When companies that produce goods have to pay more for their materials, eventually they must charge more for their end products. That’s where we feel inflation, and it could be just around the corner.
The producer price index for final demand jumped 1.3% last month, the biggest gain since December 2009 when the government revamped the series, the Labor Department said on Wednesday. That followed a 0.3% rise in December. In the 12 months through January, the PPI accelerated 1.7% after rising 0.8% in December.
A 1.3% rise in the prices of services accounted for two-thirds of the increase in the PPI. That was the biggest gain since December 2009 and followed a 0.1% drop in December.
The cost of goods surged 1.4% after gaining 1.0% in December. Economists polled by Reuters had forecast the PPI would rise 0.4% in January and gain 0.9% on a year-on-year basis.
If Congress passes President Biden’s $1.9 trillion relief package, it could be adding more fuel to the financial fire, giving consumers and businesses more free money to spend and driving prices up.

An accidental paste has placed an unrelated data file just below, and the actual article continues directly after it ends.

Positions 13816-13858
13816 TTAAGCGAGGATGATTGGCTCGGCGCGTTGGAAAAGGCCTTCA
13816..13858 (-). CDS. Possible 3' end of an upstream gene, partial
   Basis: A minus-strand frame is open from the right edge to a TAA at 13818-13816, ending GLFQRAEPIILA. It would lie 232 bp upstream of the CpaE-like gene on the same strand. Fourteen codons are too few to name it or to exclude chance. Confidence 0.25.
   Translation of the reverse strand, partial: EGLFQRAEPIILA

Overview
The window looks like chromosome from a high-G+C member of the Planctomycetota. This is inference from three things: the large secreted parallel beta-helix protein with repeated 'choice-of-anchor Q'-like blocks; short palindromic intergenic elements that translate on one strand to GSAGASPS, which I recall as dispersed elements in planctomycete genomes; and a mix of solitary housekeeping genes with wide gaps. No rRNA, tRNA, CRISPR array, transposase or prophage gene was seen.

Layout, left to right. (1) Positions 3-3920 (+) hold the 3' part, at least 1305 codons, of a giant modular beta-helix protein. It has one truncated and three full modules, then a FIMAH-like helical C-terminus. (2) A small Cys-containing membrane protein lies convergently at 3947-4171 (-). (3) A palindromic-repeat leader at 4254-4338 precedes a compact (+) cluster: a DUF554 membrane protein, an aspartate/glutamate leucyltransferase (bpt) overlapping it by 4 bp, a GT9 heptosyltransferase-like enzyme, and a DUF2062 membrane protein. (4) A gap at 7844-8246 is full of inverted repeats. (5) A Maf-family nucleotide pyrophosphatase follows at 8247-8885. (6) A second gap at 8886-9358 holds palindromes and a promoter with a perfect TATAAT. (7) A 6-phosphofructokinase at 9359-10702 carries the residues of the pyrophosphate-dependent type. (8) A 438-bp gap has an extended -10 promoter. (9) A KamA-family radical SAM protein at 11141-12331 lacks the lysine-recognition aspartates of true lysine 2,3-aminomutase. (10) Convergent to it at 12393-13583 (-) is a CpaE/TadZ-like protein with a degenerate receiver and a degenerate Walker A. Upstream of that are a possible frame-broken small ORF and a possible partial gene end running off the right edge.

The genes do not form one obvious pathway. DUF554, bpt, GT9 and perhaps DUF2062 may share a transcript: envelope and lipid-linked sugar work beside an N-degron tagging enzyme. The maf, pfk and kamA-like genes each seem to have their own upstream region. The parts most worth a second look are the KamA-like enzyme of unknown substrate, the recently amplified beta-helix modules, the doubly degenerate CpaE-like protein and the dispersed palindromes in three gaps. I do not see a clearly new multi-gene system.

Federal Reserve Chair Jerome Powell doesn’t think this will happen. He said last week that he expected the rise in price pressures would be transitory, citing three decades of lower and stable inflation.
But if he’s wrong, what will he say? Sorry? We’ll be stuck with higher prices.
Wholesale energy prices surged 5.1% after rising 4.9% in December. Food prices gained 0.2%. Core goods prices increased 0.8%. A 1.4% jump in prices for final demand services less trade, transportation, and warehousing accounted for more than 70% of the increase in services last month.
Healthcare costs accelerated 1.2%, while portfolio fees soared 9.4%. Those healthcare and portfolio management costs feed into the core PCE price index.